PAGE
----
Remnants of Harvest Past

I am so tired today! I really think I could sleep just about anywhere-maybe even standing up (I know someone who did that in the shower). We put in a huge day yesterday. Jim told me last night on the way back to the cottage he cut 120 acres. Doesn’t sound like much if you have more than one combine. With Ed’s combine cutting the same acres, 240 sounds better. Considering it’s 70+ bushel wheat (weighing 60 lbs and 11% protein) and only two tandem trucks to haul it away, I think we did good! Poor Frank didn’t get much of a break all day. And neither did I.

Carl and I hauled to grain bins all day. That’s probably what saved the combines from having to sit and wait on trucks. Whenever I have taken grain to the elevator in town, I’ve had to wait on other trucks. However, the bins are nearly full which means grain will be hauled to town today. As a matter of fact, I’m sitting in line at the elevator right now.

Carl checking how full the bin is. When it’s full, the tractor is used to move the auger to the next empty bin. This takes someone who’s done it before-not me! It takes skill and experience backing the auger to the right spot. The tractor is also a vital component in the unloading process. It provides power to the auger via a PTO (Power Take Off) shaft. Terri and Cole headed for Billings earlier in the day. It was time to get Cole situated in his new surroundings-college. I certainly missed the 3rd truck but missed having them in the field even more. Good luck, Cole, with your new adventures! This countryside holds wonderful old treasures. Besides all the great old buildings and homesteads, there are equipment bonepiles scattered on the horizon. When I see these old treasures, it makes me think about how proud the owners would have been when they were shiny and new. Now their purpose is to remind us of how harvest used to be done.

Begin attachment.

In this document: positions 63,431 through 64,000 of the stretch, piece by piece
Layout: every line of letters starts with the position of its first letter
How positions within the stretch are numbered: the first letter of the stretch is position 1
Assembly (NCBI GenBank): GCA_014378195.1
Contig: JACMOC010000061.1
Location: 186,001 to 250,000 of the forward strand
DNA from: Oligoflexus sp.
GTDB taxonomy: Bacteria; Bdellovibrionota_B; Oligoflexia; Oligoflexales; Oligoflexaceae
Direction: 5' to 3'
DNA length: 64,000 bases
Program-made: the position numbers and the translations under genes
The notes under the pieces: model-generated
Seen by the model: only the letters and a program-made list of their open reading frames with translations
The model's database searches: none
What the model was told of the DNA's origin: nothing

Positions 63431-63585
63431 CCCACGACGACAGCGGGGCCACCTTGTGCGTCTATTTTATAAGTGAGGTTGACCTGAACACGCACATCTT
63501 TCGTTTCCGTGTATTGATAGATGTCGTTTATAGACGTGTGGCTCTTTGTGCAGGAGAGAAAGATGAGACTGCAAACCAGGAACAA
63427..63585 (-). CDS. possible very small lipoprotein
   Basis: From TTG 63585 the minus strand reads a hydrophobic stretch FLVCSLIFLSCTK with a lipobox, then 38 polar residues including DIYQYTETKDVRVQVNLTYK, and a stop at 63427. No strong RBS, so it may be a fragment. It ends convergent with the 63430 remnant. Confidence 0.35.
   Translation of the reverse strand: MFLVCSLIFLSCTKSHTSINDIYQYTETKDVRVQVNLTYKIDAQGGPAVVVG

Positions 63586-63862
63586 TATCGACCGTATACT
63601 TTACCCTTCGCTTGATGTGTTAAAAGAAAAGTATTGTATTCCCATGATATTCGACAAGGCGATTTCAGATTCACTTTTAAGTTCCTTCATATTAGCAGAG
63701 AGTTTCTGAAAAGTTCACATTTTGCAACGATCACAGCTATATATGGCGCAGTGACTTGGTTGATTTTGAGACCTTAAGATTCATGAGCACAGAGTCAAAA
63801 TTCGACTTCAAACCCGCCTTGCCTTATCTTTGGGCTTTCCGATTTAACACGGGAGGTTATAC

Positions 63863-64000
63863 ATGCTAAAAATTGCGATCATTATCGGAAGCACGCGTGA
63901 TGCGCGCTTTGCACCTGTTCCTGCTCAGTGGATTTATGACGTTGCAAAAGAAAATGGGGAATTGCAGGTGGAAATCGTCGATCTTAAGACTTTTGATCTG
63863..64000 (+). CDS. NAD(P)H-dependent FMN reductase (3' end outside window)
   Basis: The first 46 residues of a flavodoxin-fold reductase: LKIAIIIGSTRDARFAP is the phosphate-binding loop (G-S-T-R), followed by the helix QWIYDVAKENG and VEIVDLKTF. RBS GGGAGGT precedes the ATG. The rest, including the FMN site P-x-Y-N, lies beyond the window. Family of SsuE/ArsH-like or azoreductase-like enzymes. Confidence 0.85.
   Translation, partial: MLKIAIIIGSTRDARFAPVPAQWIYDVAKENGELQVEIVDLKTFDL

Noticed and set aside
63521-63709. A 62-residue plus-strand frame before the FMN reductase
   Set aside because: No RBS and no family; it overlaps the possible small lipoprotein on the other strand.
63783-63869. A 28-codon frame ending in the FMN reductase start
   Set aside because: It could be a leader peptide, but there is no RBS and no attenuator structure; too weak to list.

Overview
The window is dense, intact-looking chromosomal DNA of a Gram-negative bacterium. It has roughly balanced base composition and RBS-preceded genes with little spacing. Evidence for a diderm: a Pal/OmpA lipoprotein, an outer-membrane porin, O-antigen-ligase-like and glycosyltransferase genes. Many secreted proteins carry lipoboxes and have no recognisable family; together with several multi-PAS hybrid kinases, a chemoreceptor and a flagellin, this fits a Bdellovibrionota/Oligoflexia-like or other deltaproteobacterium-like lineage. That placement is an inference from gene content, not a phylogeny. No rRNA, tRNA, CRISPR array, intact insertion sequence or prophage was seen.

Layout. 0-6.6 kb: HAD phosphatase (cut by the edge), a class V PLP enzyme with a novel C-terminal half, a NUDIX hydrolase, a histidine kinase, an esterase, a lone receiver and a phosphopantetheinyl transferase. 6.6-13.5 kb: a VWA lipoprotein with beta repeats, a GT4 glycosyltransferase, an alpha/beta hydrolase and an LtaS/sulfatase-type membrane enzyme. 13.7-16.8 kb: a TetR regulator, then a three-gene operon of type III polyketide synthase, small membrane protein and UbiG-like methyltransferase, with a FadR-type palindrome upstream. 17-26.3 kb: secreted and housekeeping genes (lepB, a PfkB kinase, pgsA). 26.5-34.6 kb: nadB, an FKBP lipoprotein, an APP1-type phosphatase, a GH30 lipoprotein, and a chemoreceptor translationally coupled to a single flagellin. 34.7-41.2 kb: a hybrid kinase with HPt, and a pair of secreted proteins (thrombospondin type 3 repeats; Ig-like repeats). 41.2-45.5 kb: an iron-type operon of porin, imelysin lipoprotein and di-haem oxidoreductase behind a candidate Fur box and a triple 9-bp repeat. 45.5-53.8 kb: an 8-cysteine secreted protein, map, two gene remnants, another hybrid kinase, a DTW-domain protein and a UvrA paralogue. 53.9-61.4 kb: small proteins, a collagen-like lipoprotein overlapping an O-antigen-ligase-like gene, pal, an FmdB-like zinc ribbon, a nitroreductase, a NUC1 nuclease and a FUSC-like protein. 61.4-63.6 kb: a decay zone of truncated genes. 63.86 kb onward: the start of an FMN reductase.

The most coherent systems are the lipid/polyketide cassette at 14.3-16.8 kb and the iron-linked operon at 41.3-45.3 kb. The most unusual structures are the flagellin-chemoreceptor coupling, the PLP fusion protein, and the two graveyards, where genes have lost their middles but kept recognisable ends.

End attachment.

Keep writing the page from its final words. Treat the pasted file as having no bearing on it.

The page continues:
Records are to be broken today with a forecast of 100 degrees. Thank goodness we’re hauling to the elevator AND for the southerly breeze. I’m already looking forward to the best part of the day…

P.S. Jenna will be here tomorrow morning 🙂

8 comments on “Remnants of Harvest Past

  1. Karen says:

    Wishing you just a bit cooler day today. Bet all will be glad to see Jenna. Have really enjoyed the pics and updates on your blog. Will harvest travels be done early this year as all of harvest was about a month early?

    • I’m afraid the summer is coming to an end way faster than I’m ready. Unless we find more to do we’re only a couple days from seeing wheat harvest 2012 complete. The letdown hits me hard!! Glad you’ve followed the journey and enjoyed it.

  2. Colin says:

    Looks like you guys are getting along well. Good to see!! We finished up on our barley yesterday. Might try our first spring wheat tomorrow. Thank you for all the photos!!

    • You are oh so welcome! It’s easy when you love what you’re doing. Good luck with the spring wheat. Will it be a good crop?

      • Colin says:

        I do agree it’s easy when you love it. And I hope it’s a good crop. Heard of some in the area averaging about 55/bpa so nothing I would complain about. Our barley was about average for this year, and I was too busy hauling it to the elevator today so we didn’t get to the spring wheat. Maybe in the next few days. Talking rain this weekend though, which would could use for the soybeans and sunflowers.

        • No kidding! 55 is a good yield. I’m really not sure what this farm is yielding. We can only go by what number sort of remains consistent on the monitor. There’s no reason to know, I guess. This north country doesn’t want to pay the typical three numbers – only one. It’s really not fair to either the harvester or the farmer. It’s just the way it’s always been done. Pretty sure home could really use some rain, as well. The corn is real bad and the beans are needing a drink.

  3. You always make lovely pictures ……Tracy.? And to go with a good story..Keep it up greets from Friesland.

    • Thank you, Lion!! It’s easy to do when you love what you’re doing. And what a great way to share our lifestyle and agriculture with the rest of the world!! WOW-I’m honored to know someone from a different country reads my stories! Thank you for leaving such an encouraging note!

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